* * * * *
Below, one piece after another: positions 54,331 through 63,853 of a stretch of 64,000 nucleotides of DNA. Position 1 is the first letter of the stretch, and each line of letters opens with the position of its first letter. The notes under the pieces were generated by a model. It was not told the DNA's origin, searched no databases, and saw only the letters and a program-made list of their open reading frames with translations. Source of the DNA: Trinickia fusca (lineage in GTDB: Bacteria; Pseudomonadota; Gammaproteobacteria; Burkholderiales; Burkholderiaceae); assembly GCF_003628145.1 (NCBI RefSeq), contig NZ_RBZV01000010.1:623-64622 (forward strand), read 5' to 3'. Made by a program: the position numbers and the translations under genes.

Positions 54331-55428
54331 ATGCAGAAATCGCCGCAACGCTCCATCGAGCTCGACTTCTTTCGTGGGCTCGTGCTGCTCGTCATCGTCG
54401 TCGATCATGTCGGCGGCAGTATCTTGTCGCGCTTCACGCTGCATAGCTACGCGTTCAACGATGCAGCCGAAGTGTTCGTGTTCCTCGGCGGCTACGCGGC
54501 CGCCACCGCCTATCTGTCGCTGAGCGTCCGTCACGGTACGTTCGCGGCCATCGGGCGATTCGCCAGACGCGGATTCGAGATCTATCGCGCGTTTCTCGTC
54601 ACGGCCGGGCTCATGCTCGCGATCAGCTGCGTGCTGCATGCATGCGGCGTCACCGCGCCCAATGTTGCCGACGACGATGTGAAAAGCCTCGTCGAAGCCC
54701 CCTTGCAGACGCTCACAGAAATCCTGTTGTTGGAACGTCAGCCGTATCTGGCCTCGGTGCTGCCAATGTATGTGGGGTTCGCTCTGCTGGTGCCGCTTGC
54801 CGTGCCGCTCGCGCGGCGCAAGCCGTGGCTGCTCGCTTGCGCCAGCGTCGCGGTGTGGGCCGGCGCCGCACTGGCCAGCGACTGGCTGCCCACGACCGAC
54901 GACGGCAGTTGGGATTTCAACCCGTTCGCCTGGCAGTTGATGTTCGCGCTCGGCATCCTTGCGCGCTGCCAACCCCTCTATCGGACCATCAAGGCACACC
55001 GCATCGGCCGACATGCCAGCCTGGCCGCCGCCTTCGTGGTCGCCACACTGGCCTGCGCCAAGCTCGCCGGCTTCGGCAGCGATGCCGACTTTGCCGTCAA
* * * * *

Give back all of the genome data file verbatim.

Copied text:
Below, one piece after another: positions 54,331 through 63,853 of a stretch of 64,000 nucleotides of DNA. Position 1 is the first letter of the stretch, and each line of letters opens with the position of its first letter. The notes under the pieces were generated by a model. It was not told the DNA's origin, searched no databases, and saw only the letters and a program-made list of their open reading frames with translations. Source of the DNA: Trinickia fusca (lineage in GTDB: Bacteria; Pseudomonadota; Gammaproteobacteria; Burkholderiales; Burkholderiaceae); assembly GCF_003628145.1 (NCBI RefSeq), contig NZ_RBZV01000010.1:623-64622 (forward strand), read 5' to 3'. Made by a program: the position numbers and the translations under genes.

Positions 54331-55428
54331 ATGCAGAAATCGCCGCAACGCTCCATCGAGCTCGACTTCTTTCGTGGGCTCGTGCTGCTCGTCATCGTCG
54401 TCGATCATGTCGGCGGCAGTATCTTGTCGCGCTTCACGCTGCATAGCTACGCGTTCAACGATGCAGCCGAAGTGTTCGTGTTCCTCGGCGGCTACGCGGC
54501 CGCCACCGCCTATCTGTCGCTGAGCGTCCGTCACGGTACGTTCGCGGCCATCGGGCGATTCGCCAGACGCGGATTCGAGATCTATCGCGCGTTTCTCGTC
54601 ACGGCCGGGCTCATGCTCGCGATCAGCTGCGTGCTGCATGCATGCGGCGTCACCGCGCCCAATGTTGCCGACGACGATGTGAAAAGCCTCGTCGAAGCCC
54701 CCTTGCAGACGCTCACAGAAATCCTGTTGTTGGAACGTCAGCCGTATCTGGCCTCGGTGCTGCCAATGTATGTGGGGTTCGCTCTGCTGGTGCCGCTTGC
54801 CGTGCCGCTCGCGCGGCGCAAGCCGTGGCTGCTCGCTTGCGCCAGCGTCGCGGTGTGGGCCGGCGCCGCACTGGCCAGCGACTGGCTGCCCACGACCGAC
54901 GACGGCAGTTGGGATTTCAACCCGTTCGCCTGGCAGTTGATGTTCGCGCTCGGCATCCTTGCGCGCTGCCAACCCCTCTATCGGACCATCAAGGCACACC
55001 GCATCGGCCGACATGCCAGCCTGGCCGCCGCCTTCGTGGTCGCCACACTGGCCTGCGCCAAGCTCGCCGGCTTCGGCAGCGATGCCGACTTTGCCGTCAA